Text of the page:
Skin Reactions to First COVID Vaccine Don't Justify Forgoing Second Dose

Ted Bosworth

March 30, 2022

BOSTON — Requests for a medical waiver to avoid a second COVID-19 vaccine dose or a booster after cutaneous reactions to the first dose are not justified on the basis of risk, according to an analysis of several large sets of data presented at the annual meeting of the American Academy of Dermatology.

According to the data, "there are no serious adverse consequences from these cutaneous reactions," said Esther E. Freeman, MD, PhD, director of Global Health Dermatology, Massachusetts General Hospital, Boston.

Dr Esther Freeman

This is important because the risk of vaccine hesitancy goes up dramatically in patients who experience reactions to the first vaccine dose, according to follow-up of more than 50,000 employees vaccinated in the Mass General Brigham Healthcare System (MGBHS). According to Freeman, there was almost a fourfold increase in the rate of second-dose refusals for those with cutaneous reactions and a more than fourfold increase in those who developed angioedema.

Before the data were available, skin reactions were a source of concern among dermatologists and others involved in monitoring vaccine-related adverse events. Injection site reactions (ISRs) are associated with essentially every injectable vaccine, so these were expected, but a small proportion of patients developed large red plaques in the injection arm 7 -8 days after the inoculation.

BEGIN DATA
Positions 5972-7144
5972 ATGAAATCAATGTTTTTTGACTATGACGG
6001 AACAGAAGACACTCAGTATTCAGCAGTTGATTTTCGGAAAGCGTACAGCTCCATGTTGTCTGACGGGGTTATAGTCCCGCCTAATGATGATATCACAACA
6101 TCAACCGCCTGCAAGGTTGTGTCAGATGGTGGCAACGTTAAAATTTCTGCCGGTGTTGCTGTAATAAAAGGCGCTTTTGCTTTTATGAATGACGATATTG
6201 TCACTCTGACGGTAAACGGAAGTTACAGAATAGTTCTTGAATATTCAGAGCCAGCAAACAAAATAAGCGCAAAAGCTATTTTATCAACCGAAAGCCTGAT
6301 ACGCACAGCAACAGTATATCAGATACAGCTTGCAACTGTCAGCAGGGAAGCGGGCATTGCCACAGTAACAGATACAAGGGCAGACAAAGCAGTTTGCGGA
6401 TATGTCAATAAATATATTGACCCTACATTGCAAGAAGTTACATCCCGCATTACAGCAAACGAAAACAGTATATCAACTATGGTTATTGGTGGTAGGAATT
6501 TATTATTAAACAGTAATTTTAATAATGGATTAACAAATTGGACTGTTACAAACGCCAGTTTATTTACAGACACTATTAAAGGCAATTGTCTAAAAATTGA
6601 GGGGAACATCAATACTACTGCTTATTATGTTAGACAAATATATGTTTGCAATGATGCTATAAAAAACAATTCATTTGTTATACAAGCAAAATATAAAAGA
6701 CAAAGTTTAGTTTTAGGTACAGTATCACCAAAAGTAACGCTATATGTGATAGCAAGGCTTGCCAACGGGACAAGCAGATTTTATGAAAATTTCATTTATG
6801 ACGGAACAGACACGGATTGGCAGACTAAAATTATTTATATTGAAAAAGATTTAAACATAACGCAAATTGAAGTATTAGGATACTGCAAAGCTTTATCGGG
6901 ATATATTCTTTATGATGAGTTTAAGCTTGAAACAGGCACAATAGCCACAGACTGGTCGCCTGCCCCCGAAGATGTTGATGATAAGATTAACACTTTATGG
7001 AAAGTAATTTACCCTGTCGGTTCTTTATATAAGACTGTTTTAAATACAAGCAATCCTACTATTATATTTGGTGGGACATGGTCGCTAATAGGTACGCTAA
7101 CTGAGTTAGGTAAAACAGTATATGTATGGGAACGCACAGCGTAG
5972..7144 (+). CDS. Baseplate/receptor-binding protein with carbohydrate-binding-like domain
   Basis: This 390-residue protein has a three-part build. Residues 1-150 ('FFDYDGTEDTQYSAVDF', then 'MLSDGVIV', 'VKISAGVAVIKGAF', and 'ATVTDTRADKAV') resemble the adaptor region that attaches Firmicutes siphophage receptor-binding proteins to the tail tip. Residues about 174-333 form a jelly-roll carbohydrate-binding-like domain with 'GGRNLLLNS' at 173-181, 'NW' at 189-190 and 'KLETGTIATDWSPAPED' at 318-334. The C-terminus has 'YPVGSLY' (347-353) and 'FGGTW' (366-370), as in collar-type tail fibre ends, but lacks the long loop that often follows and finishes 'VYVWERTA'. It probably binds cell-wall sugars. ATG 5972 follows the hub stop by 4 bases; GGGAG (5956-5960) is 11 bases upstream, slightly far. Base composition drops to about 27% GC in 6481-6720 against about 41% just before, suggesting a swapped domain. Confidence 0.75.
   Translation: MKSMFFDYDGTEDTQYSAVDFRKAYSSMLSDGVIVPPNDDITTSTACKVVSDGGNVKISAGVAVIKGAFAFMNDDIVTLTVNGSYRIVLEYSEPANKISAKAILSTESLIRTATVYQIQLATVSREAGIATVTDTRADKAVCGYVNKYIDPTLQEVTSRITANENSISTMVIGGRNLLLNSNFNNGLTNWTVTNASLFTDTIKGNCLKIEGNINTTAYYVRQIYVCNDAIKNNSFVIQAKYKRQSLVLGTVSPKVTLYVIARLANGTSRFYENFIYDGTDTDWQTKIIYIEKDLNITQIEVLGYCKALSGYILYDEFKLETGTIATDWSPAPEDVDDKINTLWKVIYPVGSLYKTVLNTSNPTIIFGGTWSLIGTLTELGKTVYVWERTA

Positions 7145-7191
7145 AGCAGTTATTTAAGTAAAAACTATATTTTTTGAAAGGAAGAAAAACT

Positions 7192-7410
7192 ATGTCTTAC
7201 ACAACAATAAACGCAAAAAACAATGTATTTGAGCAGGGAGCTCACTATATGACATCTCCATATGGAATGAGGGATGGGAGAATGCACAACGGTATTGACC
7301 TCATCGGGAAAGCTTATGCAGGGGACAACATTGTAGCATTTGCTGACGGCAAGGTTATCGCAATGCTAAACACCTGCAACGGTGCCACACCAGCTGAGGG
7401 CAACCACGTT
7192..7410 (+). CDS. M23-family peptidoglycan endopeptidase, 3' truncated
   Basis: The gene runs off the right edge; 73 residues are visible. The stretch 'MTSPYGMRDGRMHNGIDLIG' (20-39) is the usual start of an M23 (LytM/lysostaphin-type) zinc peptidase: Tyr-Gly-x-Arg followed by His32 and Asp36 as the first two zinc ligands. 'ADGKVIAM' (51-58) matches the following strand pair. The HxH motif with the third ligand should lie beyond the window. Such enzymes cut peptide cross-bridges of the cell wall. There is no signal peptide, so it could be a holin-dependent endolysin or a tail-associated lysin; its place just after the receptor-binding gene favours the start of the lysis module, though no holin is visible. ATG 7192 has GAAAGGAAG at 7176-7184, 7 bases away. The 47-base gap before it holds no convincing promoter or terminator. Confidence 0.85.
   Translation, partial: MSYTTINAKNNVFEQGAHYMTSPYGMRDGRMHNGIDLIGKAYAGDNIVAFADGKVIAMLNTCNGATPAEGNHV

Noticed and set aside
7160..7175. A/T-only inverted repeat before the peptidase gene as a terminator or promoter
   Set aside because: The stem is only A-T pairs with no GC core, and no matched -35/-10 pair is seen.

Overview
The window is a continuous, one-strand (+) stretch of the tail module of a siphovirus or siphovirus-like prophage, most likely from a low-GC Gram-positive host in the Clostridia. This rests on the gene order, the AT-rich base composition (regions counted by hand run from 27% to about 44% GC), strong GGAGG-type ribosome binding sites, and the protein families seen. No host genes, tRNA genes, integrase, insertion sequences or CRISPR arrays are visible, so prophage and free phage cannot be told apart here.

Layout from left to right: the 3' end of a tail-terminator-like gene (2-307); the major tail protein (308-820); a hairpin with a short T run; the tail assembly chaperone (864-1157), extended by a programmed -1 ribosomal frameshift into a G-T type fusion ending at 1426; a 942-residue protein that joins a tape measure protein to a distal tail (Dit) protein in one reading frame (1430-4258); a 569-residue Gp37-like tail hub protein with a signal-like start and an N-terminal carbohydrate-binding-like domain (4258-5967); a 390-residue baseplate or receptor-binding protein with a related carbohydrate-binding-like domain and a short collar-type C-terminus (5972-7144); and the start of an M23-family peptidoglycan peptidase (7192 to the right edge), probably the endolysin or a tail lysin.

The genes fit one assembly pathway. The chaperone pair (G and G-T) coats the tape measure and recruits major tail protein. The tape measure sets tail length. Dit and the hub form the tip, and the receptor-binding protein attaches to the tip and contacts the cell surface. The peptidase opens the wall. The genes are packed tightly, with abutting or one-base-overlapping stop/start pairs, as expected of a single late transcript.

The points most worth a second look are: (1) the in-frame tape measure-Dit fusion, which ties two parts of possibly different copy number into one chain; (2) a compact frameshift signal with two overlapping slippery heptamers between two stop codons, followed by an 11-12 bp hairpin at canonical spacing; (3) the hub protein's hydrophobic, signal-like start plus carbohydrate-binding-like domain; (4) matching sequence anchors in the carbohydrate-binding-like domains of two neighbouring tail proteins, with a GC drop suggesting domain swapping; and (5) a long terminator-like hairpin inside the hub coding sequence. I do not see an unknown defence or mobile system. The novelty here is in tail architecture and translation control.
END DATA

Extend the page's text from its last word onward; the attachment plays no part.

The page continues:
"These delayed reactions caused a lot of initial panic," said Freeman, who counted herself among those alarmed about what the reactions might signify. "Was this cellulitis? Would the next dose cause anaphylaxis? We were concerned."

This concern dissipated with the availability of more data. In a global registry that has so far captured more than 1000 cutaneous reactions from 52 participating countries, it appears that about 2% of patients have a cutaneous reaction other than an ISR after the first dose. All resolve with minimal skin care or no treatment.

After the second dose, the proportion is lower. If there is a reaction, it typically occurs earlier and resolves more quickly.

"What we have learned is that fewer than half of patients who had a reaction to the first dose have a reaction to the second, and those who did have a reaction had a milder course," said Freeman.

These data are "incredibly reassuring" on many levels, she explained. In addition, it allows clinicians to confidently explain to patients that there are no serious sequelae from the rashes, whether immediate or delayed, from the available COVID-19 vaccines.

"Every skin reaction I have seen is something we can treat through," she added, noting that most reactions resolve with little or no supportive care. Following skin reactions, particularly the delayed lesions, it is not uncommon for patients to refuse a second shot. Some request a medical waiver to avoid further vaccine exposure. According to Freeman, this is unwarranted.

"I have granted exactly zero waivers," she said. She explains to patients that these reactions have not been predictive of serious events, such as anaphylaxis. Although the trigger of the hypersensitivity reaction remains unknown, there is no evidence of serious consequences.

Delayed skin reactions are more commonly associated with the Moderna than the Pfizer vaccine. One notable difference between these vaccines is the greater content of mRNA in the Moderna formulation, but Freeman said that this is only one potential hypothesis for higher frequency of reactions to this version of the vaccine.